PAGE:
May 31, 2003
INCOME INEQUALITY....David Adesnik pulls this quote out of a Business Week article:
the ages of 18 to 65, the average male college grad earns $2.5 million
over his lifetime, 90% more than his high school counterpart. That's up
from 40% more in 1979, the peak year for U.S. manufacturing.
goes to the heart of whether you think increasing income inequality is a
problem. I think it's quite true that as our economy has become
increasingly reliant on brainpower it has naturally rewarded smart
college graduates far more than any other group. There are two basic
reactions to this:
This is just the free market at work. People are paid
what they're worth, and smart people are worth a lot these days. That's
the way it goes.
This trend is likely to continue, and since not
everyone can go to college we will eventually end up with an enormous
class of ill-paid (or unemployed) workers who are going to be pretty
pissed off about things.
The free market does indeed reward certain classes of
people far more than others, and it's not just the risk-taking
entrepreneurs. The question is, do you think this trend toward
increasing inequality should be allowed to play itself out naturally?
Or do you think it's going to lead to some pretty serious problems?
UPDATE: Dan Drezner's take on income inequality is here.
He gets the "income mobility" argument right, I think, but is much too
sanguine about the health of the middle class. Sure, more kids are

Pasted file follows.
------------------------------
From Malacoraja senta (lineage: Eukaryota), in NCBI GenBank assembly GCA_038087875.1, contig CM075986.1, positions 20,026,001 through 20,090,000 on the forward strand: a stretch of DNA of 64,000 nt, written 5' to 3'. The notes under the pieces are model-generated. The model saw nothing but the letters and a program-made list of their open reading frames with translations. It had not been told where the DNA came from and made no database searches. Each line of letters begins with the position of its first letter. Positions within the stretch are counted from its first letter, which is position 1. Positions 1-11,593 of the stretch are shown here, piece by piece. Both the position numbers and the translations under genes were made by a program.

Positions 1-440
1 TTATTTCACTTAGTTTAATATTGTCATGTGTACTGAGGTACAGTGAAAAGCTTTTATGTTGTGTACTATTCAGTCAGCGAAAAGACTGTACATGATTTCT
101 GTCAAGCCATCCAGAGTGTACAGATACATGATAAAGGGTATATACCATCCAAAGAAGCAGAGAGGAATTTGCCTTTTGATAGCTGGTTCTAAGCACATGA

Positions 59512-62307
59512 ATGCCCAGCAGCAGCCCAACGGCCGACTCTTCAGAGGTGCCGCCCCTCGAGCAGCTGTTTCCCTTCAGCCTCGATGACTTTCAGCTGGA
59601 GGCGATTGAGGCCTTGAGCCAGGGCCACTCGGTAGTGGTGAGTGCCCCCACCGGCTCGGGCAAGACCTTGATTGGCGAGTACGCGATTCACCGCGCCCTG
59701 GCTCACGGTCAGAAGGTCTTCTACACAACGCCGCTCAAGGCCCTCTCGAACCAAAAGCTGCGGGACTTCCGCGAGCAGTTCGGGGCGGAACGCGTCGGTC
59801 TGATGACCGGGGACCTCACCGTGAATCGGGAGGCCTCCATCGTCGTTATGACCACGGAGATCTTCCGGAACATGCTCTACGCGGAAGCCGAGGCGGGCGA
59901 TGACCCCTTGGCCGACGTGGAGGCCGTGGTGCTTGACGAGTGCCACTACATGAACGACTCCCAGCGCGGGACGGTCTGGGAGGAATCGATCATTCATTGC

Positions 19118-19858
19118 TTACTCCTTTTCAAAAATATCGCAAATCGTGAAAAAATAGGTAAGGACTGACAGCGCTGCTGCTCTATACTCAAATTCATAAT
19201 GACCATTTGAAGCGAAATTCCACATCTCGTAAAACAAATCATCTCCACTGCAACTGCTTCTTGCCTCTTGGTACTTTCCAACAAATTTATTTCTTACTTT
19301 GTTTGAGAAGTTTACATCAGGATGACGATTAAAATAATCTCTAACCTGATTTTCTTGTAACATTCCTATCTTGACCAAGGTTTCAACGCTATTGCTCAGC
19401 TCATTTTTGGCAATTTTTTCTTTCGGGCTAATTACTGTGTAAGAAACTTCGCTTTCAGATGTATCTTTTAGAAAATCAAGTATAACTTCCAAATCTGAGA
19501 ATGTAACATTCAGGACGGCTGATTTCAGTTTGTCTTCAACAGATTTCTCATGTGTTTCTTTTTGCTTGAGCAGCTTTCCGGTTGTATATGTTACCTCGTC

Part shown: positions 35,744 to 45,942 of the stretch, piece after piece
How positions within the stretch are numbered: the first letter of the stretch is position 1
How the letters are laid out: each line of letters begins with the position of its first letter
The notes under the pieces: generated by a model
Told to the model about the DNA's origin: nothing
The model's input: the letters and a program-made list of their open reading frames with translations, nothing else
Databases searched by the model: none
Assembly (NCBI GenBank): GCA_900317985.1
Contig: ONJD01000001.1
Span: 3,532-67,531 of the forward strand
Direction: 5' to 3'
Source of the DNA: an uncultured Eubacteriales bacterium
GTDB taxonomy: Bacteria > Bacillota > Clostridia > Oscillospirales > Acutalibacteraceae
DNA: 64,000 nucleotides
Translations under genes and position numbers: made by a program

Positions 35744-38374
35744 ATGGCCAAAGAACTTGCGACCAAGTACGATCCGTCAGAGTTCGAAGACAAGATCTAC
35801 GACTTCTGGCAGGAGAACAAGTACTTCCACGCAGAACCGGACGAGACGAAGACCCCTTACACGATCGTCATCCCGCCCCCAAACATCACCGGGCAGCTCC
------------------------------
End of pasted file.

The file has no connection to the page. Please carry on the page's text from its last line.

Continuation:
going to college, but that's never going to be more than a minority of
the population. And while resentment toward the rich may indeed be
muted in America, will it stay that way if current trends continue? I
have my doubts.
Posted by Kevin Drum at May 31, 2003 12:15 PM
"This trend is likely to continue"
I am not convinced about this ... the economy (and particularly the
non-manufacturing sectors) need to grow at a certain rate in order to
absorb the college graduates. Further, these jobs are also at risk of
being exported overseas.
"since not everyone can go to college"
True, not everyone can go to a four-year college, but plenty of
people go to a community college to get an associate degree, or go to a
vocational school for post-secondary training.
I don't so much know that the argument that college grads will always
be in the minority is correct. 63% of high schoolers last year went
straight to college, a number that continues to increase every year. We
now have a population of 80% high school graduates - what reason is
there that 80% of people or more couldn't go to a Devry-style school or a
Though college grads earn more than those with lesser education, and
have for a while, a fact that you don't mention is that even those who
hold four-year degrees have seen their incomes fall relative the very
highest echelons (i.e. CEO's).
In other words, inequality is increasing not only between those with
degrees and those without, but *within* the group of degree holders. So,
possession of a four-year degree is no longer reliable insurance
against economic decline.
Is someone else making more than you evidence of an economic decline on your part?
Don't absolute terms (as opposed to relative) have to come into play somewhere?
Of course college graduation doesn't inevitably lead to a "good" job.
At this point in our history, college graduates have saturated the
parts of the labor force where post-secondary education might be
helpful --jobs that in the past were done more often than not (and just
as competently) by the likes of Carl Bernstein (who, like most people in
pre-1960s journalism, had no education past high school.) In the
future, if a larger percentage of kids graduate from college, it will
mostly mean that a higher percentage of truck drivers and Walmart
associates will have college degrees.